The violence has marred otherwise peaceful rallies in London against government austerity measures.

In March, isolated clashes erupted in London between police and protestors marching from Piccadilly Circus to Hyde Park to Parliament. Police fired tear gas on the protestors, who in turn threw rocks, bottles, paint and light bulbs filled with ammonia at the police officers.  That clash injured 31 police officers and led to the arrest of 214 people.

snip

Earlier in the year, student protests against a tuition hike also turned violent, with students and police clashing on London streets. Demonstrators broke out shop windows and attacked Prince Charles’ Rolls Royce as it rolled down Regent Street. is very, very high … they are frustrated.”

“We know we have been victimized by this government, we know we are being neglected by the government,” said a middle-aged man who declined to give his name. “How can you make one million youths unemployed and expect us to sit down?”

Unemployment here in the US hovers around 9.1%, among African Americans it is 15.9%, nearly double that of unemployed whites (8.1%). While not nearly as bad as 1982 when unemployment for Afican Americans soared to 19.2%, the wealth gap has widened dramatically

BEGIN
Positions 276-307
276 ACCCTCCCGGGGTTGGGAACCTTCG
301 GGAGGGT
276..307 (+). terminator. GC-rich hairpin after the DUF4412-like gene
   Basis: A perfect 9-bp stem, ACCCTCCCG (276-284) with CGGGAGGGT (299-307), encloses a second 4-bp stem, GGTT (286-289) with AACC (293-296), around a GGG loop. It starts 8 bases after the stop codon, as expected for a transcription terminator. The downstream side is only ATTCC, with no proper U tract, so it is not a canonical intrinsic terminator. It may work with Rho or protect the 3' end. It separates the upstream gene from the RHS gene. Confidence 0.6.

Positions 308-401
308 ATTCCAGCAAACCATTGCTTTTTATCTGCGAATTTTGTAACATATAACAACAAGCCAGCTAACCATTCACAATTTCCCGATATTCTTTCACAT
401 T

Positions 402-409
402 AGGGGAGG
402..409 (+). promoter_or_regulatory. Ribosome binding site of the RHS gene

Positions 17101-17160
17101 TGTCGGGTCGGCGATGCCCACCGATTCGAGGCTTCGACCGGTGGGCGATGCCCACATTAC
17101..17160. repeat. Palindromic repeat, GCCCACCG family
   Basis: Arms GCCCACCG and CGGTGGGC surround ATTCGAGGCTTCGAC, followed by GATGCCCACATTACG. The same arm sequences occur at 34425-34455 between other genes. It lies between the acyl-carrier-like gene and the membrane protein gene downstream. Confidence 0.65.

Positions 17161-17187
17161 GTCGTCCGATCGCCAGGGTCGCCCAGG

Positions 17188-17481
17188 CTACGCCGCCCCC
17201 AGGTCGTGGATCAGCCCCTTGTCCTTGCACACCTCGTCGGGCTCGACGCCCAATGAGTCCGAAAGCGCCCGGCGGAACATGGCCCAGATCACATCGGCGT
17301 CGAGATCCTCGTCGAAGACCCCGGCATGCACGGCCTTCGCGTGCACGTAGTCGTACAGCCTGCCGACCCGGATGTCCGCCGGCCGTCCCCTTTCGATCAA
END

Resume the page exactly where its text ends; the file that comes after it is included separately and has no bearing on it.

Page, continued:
ndeed, blacks have suffered disproportionately in the ongoing crisis, since they have lost tens of thousands of manufacturing jobs and endured huge cuts in public sector spending. Black teenagers bear the worst of it – their jobless rate is at a staggering 39.2 percent (versus 23 percent for white teenagers).

According to a recent study by the National Urban League (NUL), almost all the financial/economic gains that blacks have accomplished over the past three decades were wiped out by the Great Recession.

The economic collapse is not only thinning the ranks of the black middle class, but has likely condemned millions more to permanent poverty.

The NUL report further indicated that the nation’s housing crisis has disproportionately hurt black home ownership, which “has fallen at three times the rate of white home ownership.”

These are the same factors that have sparked the violent unrest in England. The president and congress would be wise to cease the talk about spending cuts and talks of more austerity and pay more attention to job creation. The US has seen this many times in it’s 235 year history, the most recent during the 80’s and 90’s when the socio-economic disparity was high as it is now. It is has been proved historically that putting people back to work correct the deficit and reverse the spiral towards recession.